Beach Memories: Baseball is alive and well at the Kew Gardens diamond

The diamond at Kew Gardens is still home to baseball teams and baseball games, writes Beach historian Gene Domagala. Photo by Alan Shackleton.

By GENE DOMAGALA

Baseball has been around for a long time in the East End, especially in the Beach area.

There have been professional teams in both the western and eastern parts of Toronto, but that is for another column. We here in the Beach are concerned with the “amateur” baseball teams.

Originally, as I have written about before, baseball was played in the back of what is now Ted Reeve Arena. It was in the 1890s and it was then known as the Grand Trunk Athletic Grounds.

Back then it was played by railroaders and players from other areas and religious institutions. Baseball also became part of the Kew Beach athletic scene and later at Balmy Beach from about 1905 on.

But let’s jump up several years to the heydays of amateur baseball in the Beach.

About 100 years ago there was a league that actually started in Kew Gardens. This was obviously before the days of television, and attendance was in its prime. In later years, as many as 10,000 people come out to the diamond in Kew Gardens to watch a game between the Ted Reeve All-stars and the Toronto Maple Leafs hockey team. The Ted Reeve All-stars won! There were also games played in Kew Gardens featuring a women’s softball team in the early 1930s that drew some 8,000 fans.

Baseball in the Beach is still alive and still sliding into home plate after more than 100 years.

Walking down to Kew Gardens recently, I was amazed to see a baseball game being played at night. You might say it was a night of “fly balls” and outfielders “snagging” them. Which is nothing new; that’s baseball – a game that has been around for more than 150 years.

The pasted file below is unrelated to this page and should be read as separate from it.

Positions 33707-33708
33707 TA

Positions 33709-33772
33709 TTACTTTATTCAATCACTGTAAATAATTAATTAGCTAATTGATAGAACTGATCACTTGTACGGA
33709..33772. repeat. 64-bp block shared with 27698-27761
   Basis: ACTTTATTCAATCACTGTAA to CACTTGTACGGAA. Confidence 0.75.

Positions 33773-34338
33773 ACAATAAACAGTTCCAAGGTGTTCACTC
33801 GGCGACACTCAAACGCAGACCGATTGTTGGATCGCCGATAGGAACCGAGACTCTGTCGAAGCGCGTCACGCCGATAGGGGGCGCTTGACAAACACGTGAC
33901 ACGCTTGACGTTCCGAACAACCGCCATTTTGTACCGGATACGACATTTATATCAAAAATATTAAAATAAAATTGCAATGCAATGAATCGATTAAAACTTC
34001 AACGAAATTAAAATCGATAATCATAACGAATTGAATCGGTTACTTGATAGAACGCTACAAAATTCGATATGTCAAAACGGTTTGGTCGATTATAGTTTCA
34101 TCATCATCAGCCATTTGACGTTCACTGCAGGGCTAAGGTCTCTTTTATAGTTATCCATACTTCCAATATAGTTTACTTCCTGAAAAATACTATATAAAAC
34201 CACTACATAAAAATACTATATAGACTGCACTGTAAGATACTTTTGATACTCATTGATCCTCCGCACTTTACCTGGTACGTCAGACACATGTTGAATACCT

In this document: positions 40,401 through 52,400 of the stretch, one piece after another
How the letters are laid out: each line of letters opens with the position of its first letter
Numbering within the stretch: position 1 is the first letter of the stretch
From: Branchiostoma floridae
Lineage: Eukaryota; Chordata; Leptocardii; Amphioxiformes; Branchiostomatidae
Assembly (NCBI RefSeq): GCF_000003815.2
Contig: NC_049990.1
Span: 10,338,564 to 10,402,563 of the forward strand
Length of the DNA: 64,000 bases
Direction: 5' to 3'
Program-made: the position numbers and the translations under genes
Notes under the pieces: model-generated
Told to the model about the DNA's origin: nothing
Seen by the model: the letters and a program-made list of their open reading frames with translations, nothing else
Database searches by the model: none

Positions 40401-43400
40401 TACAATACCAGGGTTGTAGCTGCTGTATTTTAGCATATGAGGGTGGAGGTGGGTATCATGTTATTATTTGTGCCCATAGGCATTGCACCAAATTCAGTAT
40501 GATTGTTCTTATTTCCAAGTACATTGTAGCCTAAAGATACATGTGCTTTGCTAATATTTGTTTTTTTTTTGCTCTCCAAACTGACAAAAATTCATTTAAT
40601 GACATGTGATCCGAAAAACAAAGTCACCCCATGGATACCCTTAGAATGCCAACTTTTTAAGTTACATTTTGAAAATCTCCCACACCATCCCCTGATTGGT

The players that night were good and well worth watching. For me the only difference from the old days was that the teams were made up of both men and women.

Following baseball through the years in the Beach, there was a decline in attendance for games featuring amateur teams due mostly to professional teams gathering most of the public’s attention.

But please remember baseball is still alive in the Beach and it is still a pleasure to watch a game in Kew Gardens.

I spoke to one of the organizers of the league playing the night I was there. Greg Hill told me this particular league had started in 1999 as co-ed.
Prior to that several other leagues played on the diamond, which is surrounded by bleachers that once held thousands of fans on them and in the wider area of Kew Gardens. Now those stands hold mostly just a few fans, but the players are still throwing, hitting and catching the ball and cheering each other on.

Greg told me his dad had been involved in organizing baseball leagues as well, so it runs in the family.

Baseball is still going strong in Kew Gardens, and going down to watch a game is a great way to spend a September night. As Greg said, “Play Ball!”

 

 

 

 


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